- Demonstrators marched in cities all over the world to call for action to end violence against women and show solidarity for those slain by it.
- The gatherings happened right before the International Day of the Elimination of Violence Against Women, recognized by the United Nations on Nov. 25.
- The Day also kicks off an international campaign against gender-based violence that will last for 16 days.
- These movements put pressure on politicians to take legislative action to address this issue.
Thousands of people across the globe spent the weekend demanding the end of violence against women.
Women dressed in soft pastels—the favorite colors of the murdered victims—trod barefoot along the pavement of Ecatepec, Mexico on Saturday to remember those killed by gender-targeted violent acts. Over 5,000 miles away, in Paris, individuals marched through the city wielding banners and wearing face paint to look like blood, condemning domestic violence. Red shoes lined the streets of Brussels on Sunday, symbolizing victims of femicide.
These movements are only part of a wave of worldwide recognition of the International Day of the Elimination of Violence Against Women, which falls on Nov. 25. The Day was officially recognized by the United Nations to bring attention to the physical and sexual abuse that affects millions of women globally.
“The United Nations is committed to ending all forms of violence against women and girls,” UN Secretary-General António Guterres said in his message to note the Day. “These abuses are among the world’s most horrific, persistent and widespread human rights violations, affecting one in every three women in the world.”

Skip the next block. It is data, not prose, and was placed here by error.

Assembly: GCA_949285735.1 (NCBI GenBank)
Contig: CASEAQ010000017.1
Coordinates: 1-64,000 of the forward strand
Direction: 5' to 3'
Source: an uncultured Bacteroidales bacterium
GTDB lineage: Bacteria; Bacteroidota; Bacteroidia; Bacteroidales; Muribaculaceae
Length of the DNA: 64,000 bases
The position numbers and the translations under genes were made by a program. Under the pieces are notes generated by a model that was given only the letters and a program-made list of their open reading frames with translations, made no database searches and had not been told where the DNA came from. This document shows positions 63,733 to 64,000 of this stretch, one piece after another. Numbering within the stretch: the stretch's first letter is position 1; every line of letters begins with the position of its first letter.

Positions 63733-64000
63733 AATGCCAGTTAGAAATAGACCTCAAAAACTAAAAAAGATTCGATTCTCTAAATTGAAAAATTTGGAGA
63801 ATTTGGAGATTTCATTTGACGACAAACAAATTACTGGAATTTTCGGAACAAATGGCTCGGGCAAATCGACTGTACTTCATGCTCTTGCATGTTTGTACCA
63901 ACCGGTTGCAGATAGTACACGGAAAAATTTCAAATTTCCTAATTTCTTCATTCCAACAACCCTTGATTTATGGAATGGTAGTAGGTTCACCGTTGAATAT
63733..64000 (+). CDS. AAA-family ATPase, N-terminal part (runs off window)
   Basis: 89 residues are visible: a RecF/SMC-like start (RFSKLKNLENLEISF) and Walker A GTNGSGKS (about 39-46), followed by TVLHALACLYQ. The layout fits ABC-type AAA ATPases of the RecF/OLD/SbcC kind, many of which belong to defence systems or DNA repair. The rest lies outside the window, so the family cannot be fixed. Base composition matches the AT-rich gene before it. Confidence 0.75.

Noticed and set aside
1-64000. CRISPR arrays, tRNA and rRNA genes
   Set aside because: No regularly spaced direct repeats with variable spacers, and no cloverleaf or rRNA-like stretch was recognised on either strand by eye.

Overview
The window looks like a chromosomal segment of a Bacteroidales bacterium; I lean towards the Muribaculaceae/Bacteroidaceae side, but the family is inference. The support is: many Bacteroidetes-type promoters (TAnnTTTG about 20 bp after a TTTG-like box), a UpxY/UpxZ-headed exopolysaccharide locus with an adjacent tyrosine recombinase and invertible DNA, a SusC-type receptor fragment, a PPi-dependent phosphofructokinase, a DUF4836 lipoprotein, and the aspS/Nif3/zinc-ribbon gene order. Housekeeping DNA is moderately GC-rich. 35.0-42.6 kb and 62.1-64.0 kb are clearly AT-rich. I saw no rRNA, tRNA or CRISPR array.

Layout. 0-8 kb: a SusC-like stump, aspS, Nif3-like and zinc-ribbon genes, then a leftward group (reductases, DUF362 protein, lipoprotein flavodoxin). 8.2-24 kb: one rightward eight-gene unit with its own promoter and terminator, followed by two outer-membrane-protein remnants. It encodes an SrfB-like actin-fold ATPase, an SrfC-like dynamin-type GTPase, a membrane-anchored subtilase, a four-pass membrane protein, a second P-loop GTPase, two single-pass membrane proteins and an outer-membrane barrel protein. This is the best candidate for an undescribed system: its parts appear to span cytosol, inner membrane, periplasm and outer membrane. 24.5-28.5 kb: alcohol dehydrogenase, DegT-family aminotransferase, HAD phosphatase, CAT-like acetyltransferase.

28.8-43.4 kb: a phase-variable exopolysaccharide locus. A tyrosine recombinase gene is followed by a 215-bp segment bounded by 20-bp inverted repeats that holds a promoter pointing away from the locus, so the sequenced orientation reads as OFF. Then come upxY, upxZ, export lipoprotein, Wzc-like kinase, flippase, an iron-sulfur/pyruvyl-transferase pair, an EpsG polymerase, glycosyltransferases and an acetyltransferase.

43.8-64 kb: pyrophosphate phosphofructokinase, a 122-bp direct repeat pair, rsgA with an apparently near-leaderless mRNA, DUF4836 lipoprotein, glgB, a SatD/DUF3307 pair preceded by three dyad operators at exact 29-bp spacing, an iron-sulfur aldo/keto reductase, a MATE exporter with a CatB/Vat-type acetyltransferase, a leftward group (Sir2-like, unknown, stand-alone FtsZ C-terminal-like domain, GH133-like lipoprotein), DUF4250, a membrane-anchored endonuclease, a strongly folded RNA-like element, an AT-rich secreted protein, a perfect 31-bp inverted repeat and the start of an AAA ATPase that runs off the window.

The theme this year is “Orange the World: Generation Equality Stands Against Rape,” because for the next two years, rape will be the focus of the UN’s UNiTe to End Violence Against Women campaign.
International landmarks were turned orange in support.
Nov. 25 also serves as the kick-off date for the international campaign 16 Days of Activism against Gender-Based Violence, coordinated by the Center for Women’s Global Leadership. The campaign concludes on Dec. 10, International Human Rights Day.
The demonstrations called for legal action to be taken in response to gender-based violence, and some officials met these demands.
Amid protests in Rome on Saturday, Italian Economy Minister Roberto Gualtieri tweeted that funding for orphans whose mothers were murdered is ready to be approved.
Gualtieri said the funding—12 million euros—is intended to cover medical expenses, scholarships, and training for these kids. He added that the funding does not make up for the “lost affection” of their mothers.
The United States has been reworking its own legislature that addresses gender-based violence. The Violence Against Women Act was passed in 1994 and has been renewed about every five years, but the most recent version has expired. Many politicians are pushing to reauthorize the law, and it is also undergoing changes to be more inclusive.